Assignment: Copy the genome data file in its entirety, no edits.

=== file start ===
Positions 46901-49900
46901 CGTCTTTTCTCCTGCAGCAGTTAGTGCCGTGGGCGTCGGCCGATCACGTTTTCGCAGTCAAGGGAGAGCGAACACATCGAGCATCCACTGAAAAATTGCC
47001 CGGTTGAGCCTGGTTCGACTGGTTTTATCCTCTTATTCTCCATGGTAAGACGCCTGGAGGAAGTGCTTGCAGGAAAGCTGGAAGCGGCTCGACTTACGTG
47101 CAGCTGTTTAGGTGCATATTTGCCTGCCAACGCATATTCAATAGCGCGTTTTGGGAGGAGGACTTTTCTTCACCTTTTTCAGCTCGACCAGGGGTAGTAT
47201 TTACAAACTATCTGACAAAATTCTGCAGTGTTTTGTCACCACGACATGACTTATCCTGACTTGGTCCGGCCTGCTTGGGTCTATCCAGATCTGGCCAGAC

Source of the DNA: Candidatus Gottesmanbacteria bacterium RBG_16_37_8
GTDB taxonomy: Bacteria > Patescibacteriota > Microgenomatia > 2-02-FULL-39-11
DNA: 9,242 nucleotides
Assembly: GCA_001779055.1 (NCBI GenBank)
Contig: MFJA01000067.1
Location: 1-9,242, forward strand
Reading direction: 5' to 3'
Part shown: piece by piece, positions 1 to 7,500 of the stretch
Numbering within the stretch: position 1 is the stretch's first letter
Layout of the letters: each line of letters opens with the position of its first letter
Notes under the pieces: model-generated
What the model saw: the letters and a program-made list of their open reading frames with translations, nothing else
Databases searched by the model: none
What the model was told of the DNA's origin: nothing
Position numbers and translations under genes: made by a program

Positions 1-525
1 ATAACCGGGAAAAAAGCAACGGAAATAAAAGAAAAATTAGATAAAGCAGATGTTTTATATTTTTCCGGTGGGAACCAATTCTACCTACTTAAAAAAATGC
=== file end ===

Positions 46901-49900
46901 CGTCTTTTCTCCTGCAGCAGTTAGTGCCGTGGGCGTCGGCCGATCACGTTTTCGCAGTCAAGGGAGAGCGAACACATCGAGCATCCACTGAAAAATTGCC
47001 CGGTTGAGCCTGGTTCGACTGGTTTTATCCTCTTATTCTCCATGGTAAGACGCCTGGAGGAAGTGCTTGCAGGAAAGCTGGAAGCGGCTCGACTTACGTG
47101 CAGCTGTTTAGGTGCATATTTGCCTGCCAACGCATATTCAATAGCGCGTTTTGGGAGGAGGACTTTTCTTCACCTTTTTCAGCTCGACCAGGGGTAGTAT
47201 TTACAAACTATCTGACAAAATTCTGCAGTGTTTTGTCACCACGACATGACTTATCCTGACTTGGTCCGGCCTGCTTGGGTCTATCCAGATCTGGCCAGAC

Source of the DNA: Candidatus Gottesmanbacteria bacterium RBG_16_37_8
GTDB taxonomy: Bacteria > Patescibacteriota > Microgenomatia > 2-02-FULL-39-11
DNA: 9,242 nucleotides
Assembly: GCA_001779055.1 (NCBI GenBank)
Contig: MFJA01000067.1
Location: 1-9,242, forward strand
Reading direction: 5' to 3'
Part shown: piece by piece, positions 1 to 7,500 of the stretch
Numbering within the stretch: position 1 is the stretch's first letter
Layout of the letters: each line of letters opens with the position of its first letter
Notes under the pieces: model-generated
What the model saw: the letters and a program-made list of their open reading frames with translations, nothing else
Databases searched by the model: none
What the model was told of the DNA's origin: nothing
Position numbers and translations under genes: made by a program

Positions 1-525
1 ATAACCGGGAAAAAAGCAACGGAAATAAAAGAAAAATTAGATAAAGCAGATGTTTTATATTTTTCCGGTGGGAACCAATTCTACCTACTTAAAAAAATGC